Incidently, Vi Hart just posted a circle drawing video.  One of the featured speakers at OAME 2014 will be George W. Hart, who was introduced as Vi's father - only in the internet age!

Tuesday, June 19, 2012

Using IronSpread and Regular Expressions in Excel

I get a lot of traffic on this blog related to Regular Expressions in Excel, much of it from http://stackoverflow.com/questions/4556910/how-do-i-get-regex-support-in-excel-via-a-function-or-custom-function.  There are comments there that indicate that it does not work with Office 2010.

I stumbled upon www.ironspread.com, which allows you to use Python to "program" Excel 2007 and 2010 sheets.  Python has excellent support for Regular Expressions.  It looks like there are other libraries for Python that can be used with Excel and OpenOffice; PyUNO for one.

I quickly cooked up the following example using a regular expression for valid email addresses found at http://www.regular-expressions.info/email.html.

The Excel sheet looks like:

The Python program looks like:

 # see http://www.regular-expressions.info/email.html for discussion about
# regular expressions to check email addresses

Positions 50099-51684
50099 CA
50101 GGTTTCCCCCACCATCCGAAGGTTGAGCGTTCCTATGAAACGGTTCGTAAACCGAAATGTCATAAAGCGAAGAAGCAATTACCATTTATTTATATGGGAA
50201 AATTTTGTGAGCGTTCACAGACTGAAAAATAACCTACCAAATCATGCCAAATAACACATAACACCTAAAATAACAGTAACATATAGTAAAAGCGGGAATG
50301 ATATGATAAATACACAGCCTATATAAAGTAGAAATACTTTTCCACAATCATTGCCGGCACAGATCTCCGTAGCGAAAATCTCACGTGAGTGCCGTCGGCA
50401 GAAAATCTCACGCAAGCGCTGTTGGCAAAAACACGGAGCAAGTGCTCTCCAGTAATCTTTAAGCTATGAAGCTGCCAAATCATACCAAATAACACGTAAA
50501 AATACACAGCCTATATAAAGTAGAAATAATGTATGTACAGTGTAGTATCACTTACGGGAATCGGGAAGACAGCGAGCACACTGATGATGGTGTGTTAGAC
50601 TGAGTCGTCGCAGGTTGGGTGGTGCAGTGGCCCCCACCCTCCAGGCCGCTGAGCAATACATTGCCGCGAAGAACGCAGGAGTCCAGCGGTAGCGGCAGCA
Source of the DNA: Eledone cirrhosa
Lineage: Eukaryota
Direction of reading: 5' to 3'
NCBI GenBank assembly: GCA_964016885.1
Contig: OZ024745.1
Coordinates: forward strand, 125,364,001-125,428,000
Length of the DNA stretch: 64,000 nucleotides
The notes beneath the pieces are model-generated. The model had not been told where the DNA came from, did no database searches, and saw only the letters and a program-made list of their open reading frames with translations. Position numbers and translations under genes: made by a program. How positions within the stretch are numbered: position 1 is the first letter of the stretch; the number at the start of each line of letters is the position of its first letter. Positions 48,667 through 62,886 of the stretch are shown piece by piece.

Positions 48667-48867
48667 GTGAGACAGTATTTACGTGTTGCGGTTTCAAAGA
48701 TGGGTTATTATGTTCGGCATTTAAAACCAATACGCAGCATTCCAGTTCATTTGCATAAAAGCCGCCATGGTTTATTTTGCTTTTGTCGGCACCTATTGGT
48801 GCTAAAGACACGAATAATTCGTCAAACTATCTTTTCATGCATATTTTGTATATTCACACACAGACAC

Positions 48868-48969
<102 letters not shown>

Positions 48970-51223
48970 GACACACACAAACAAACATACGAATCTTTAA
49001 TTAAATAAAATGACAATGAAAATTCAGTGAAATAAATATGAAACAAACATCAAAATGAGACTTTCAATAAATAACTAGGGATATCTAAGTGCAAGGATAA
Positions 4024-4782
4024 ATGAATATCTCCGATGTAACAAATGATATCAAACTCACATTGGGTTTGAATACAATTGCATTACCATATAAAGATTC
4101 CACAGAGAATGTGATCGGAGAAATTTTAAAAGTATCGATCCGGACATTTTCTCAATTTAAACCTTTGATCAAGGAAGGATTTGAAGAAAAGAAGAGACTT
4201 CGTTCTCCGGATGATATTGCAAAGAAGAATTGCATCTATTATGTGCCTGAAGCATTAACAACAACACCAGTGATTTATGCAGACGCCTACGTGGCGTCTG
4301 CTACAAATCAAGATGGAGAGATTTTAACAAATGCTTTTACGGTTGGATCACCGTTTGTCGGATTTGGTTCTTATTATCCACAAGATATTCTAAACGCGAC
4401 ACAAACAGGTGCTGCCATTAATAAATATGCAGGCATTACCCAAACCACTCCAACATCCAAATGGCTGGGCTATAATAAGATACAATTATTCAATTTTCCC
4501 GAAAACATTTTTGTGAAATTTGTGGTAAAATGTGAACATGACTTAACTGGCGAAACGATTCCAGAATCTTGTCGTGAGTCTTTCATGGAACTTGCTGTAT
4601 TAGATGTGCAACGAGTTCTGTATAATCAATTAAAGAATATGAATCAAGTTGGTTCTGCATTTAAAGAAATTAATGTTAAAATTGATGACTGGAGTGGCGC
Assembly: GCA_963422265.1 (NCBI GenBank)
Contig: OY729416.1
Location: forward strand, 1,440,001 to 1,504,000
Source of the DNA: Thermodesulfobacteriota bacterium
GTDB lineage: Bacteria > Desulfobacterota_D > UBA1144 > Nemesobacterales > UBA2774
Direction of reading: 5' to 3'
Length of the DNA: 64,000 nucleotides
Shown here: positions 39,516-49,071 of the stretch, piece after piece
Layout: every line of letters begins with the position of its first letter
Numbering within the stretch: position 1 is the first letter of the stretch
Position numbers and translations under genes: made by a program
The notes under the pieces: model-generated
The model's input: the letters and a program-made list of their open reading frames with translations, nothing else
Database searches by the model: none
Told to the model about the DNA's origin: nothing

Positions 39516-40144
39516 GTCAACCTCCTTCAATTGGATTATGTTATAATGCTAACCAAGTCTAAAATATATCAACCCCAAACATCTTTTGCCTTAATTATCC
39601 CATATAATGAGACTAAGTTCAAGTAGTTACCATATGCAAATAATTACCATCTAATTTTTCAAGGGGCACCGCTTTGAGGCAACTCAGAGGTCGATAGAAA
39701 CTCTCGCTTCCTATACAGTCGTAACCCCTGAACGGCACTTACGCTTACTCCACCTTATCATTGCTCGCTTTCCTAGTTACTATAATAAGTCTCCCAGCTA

import re
emailRE = r"[a-z0-9!#$%&'*+/=?^_{|}~-]+(?:\.[a-z0-9!#$%&'*+/=?^_{|}~-]+)*@(?:[a-z0-9](?:[a-z0-9-]*[a-z0-9])?\.)+(?:[A-Z]{2}|com|org|net|edu|gov|mil|biz|info|mobi|name|aero|asia|jobs|museum)\b"
for i in range(1, 100):
currCellValue = Cell(i,1).value
if currCellValue == 0:
break
try:
m = re.match(emailRE, currCellValue).group(0)
if m == currCellValue:
Cell(i,2).value = ""
Cell(i,3).value = ""
else:
Cell(i,2).value = "Suggestion"
Cell(i,3).value = m
except:
# no match
Cell(i,2).value = "Invalid"
Cell(i,3).value = ""


and once finished, columns B and C are filled in

I am a novice programmer in this environment, so I hope there are no glaring newbie mistakes and that the example is illustrative.

IronSpread installs a Python editor, IDLE, and a command shell which can be used to test your work.  I still love Sublime Text 2 as an editor, so give a command like:
in the shell to run the program saved by Sublime.  Any print statements will output to the shell.  I have linked to the Excel Sheet and Python program above if you want to try them out.

Monday, May 14, 2012

Spectacular Sears Successes

I don't usually feature my family here (with rare exceptions), but will now.  Jonathan was one of two actors in Salt-Water Moon at the Sears Provincial Showcase and came away with an award of excellence for acting together with Sam.  The play, by the late David French, is a lovely story and the two actors, together with their stage manager, director, costume and set designers rendered it beautifully.

Here is a piece from the radio where you can get a sense of their Newfoundland accents and stage chemistry.

And here they are with their award.

Saturday, May 12, 2012

Two cewebrities at one session

I am at the OAME 2012 Conference in Kingston, showing folks the new CLIPS wrapper, calculator and Multiplying Fractions Activities in development mode.  I did get a chance to see Dan Meyer's presentation on Thursday "Why Kids Hate Word Problems".  It was a sensible, craftful, and powerful appeal.